If you think your child has swallowed too much fluoride:
- If they are not allergic, give your child a glass of milk. Calcium present in the milk will form a chemical bond to the fluoride producing calcium fluoride salt which is excreted.
- Call a poison control center.
History of fluoride use in dentistry
The tooth-protecting attribute of fluoride was first noted in Colorado, parts of which have naturally occurring fluoride levels several times the recommended therapeutic (effective) level. Around 1901, many people in the Colorado Springs area were noted by Dr. Frederick S. McKay to have brownish stains and mottling of their teeth (“particularly the uppers”). The issue was studied at length for several decades by several leading dental researchers of the time, and many years later was traced to chronic overexposure to fluoride. This condition, known as fluorosis, was referred to at the time as “Colorado Brown Stain”, and caused quite a stir in dental academic circles of the era.
During the studies, this same population of people were found to have very little tooth decay, and the relationship between fluoride and acid-resistant enamel was deduced. Since then, appropriate therapeutic levels of fluoridation have been established that offer the protections of fluoride without causing the mottling and stain of the teeth.
Fluoridation of the drinking water began in the late 1940s, and according to the U.S. Centers for Disease Control (CDC), has been one of the most successful public health measures ever implemented in terms of dollars saved on treatment of tooth decay (a bacterial illness). Not everyone has access to publicly fluoridated water, however, and your dentist or pediatrician may recommend daily fluoride supplementation for your child while their teeth are developing.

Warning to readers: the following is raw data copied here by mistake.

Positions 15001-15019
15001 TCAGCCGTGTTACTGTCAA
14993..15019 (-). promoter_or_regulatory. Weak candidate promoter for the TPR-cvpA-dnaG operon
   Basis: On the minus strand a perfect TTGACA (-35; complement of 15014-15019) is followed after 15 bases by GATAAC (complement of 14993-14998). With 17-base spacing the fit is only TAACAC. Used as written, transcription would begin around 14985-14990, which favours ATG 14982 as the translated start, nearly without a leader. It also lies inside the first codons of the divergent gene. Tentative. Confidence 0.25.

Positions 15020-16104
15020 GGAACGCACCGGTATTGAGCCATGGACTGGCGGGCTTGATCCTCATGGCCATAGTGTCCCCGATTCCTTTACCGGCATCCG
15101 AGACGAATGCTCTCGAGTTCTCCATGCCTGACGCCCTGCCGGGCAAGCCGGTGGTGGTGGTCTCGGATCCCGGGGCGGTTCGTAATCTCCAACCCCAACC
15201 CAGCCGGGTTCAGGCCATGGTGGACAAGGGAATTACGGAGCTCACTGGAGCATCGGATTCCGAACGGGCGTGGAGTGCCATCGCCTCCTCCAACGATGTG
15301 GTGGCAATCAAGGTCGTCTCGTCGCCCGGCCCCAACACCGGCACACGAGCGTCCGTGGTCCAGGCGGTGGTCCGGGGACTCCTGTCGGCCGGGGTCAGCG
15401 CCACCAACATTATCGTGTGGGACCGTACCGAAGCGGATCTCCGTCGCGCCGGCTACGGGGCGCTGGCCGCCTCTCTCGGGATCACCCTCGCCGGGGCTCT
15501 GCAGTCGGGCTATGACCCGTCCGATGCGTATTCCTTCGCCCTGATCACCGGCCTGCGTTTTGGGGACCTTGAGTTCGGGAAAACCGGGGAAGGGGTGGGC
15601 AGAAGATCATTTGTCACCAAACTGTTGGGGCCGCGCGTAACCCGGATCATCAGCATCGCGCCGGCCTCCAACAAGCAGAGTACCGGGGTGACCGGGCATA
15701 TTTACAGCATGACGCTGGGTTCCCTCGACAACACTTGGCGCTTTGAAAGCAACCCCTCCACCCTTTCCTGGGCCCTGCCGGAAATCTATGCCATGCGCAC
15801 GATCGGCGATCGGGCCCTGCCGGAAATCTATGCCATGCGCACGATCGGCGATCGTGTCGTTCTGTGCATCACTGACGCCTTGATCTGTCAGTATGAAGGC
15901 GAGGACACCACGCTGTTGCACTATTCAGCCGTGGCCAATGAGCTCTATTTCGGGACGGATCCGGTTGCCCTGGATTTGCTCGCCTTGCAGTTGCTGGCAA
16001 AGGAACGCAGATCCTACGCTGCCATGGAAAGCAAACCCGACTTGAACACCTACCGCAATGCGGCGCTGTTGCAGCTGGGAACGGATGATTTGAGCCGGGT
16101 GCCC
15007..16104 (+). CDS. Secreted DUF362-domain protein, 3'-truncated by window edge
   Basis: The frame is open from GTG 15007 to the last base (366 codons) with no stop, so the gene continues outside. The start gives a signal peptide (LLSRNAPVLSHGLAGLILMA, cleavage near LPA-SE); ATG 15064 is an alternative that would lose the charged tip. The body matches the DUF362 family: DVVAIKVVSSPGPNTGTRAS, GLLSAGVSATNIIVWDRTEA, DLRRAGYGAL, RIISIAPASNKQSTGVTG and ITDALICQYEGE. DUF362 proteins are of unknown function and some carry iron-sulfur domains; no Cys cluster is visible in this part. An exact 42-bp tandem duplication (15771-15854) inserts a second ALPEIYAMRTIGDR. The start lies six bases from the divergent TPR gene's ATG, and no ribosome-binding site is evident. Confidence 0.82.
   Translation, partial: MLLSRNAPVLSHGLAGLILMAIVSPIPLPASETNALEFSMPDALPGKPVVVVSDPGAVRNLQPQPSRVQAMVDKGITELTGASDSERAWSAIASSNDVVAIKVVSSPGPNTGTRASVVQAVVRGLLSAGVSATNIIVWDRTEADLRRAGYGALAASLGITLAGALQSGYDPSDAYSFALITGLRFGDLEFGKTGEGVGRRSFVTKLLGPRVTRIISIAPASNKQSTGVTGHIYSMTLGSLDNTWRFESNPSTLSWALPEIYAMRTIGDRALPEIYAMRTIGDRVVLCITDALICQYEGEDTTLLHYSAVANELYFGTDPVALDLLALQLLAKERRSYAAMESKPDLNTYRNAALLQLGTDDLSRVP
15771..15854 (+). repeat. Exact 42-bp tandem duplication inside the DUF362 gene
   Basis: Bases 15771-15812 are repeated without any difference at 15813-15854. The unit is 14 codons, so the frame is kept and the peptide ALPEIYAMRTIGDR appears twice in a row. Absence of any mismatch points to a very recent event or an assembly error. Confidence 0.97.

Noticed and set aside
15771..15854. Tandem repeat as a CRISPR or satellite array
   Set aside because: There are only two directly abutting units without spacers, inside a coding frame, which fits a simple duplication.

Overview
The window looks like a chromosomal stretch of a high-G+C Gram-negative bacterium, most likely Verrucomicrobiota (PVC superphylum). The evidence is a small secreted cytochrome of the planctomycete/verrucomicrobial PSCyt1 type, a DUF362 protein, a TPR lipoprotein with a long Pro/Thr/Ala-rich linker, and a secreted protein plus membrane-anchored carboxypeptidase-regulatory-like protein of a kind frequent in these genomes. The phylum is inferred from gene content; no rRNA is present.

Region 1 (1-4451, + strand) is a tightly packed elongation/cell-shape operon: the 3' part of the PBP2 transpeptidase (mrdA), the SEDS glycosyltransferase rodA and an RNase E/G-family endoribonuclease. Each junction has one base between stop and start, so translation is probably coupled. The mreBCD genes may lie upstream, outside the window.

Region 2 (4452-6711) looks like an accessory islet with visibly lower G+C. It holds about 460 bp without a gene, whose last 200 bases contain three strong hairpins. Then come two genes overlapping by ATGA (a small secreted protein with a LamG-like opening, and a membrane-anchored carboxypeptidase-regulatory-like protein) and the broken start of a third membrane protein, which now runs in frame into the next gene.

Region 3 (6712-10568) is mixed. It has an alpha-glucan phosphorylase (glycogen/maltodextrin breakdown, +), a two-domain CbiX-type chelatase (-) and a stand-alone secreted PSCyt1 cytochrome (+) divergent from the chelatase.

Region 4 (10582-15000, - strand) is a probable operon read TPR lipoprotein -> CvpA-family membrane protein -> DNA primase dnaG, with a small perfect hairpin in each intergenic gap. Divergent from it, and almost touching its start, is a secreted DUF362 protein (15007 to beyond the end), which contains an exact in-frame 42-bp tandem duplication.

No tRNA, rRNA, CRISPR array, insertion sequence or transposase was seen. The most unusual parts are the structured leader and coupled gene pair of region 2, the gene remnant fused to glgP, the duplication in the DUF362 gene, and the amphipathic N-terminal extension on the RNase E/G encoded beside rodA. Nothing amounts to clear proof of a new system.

Recommended fluoride guidelines
View the CDC’s most up-to-date daily fluoride supplementation schedule.
Per current guidelines, “ideally” fluoridated drinking water contains from 0.7 to 1.4 parts per million (ppm) fluoride ion, depending upon how arid the climate and how much water people need to drink in order to keep their body hydrated. People in drier climates drink more water, and therefore need less fluoride in the water. Fluoride toothpastes typically contain about 1,500 ppm fluoride, while topically applied fluoride from the dentist has about 15,000 ppm. Prescription strength fluoride gels and toothpastes contain about 5,000 ppm fluoride.
Permanent (adult) tooth development begins during fetal gestation, with the six-year molars and incisor tooth crowns nearly fully formed at birth (even though those teeth do not begin to move into the mouth for another five to seven years on average). The development of tooth enamel continues until the adolescent years, when the third molar (“wisdom tooth”) crowns near developmental completion. In some patients, third molar formation is apparent on head radiographs (panoramic and cephalometric) as early as age 8 or 9. In some, however, they are not noted until the teen-age years. If the wisdom teeth are to be retained (not removed), they should benefit from fluoridation through the completion of development, at least into the middle teen-age years on average.
In January 2011, the US Department of Health and Human Services (HHS) proposed that the recommended level of fluoride in drinking water be adjusted to the lowest end of the current range (0.7mg/L), in order to continue offering caries protection on a public health level, while reducing the likelihood of fluorosis.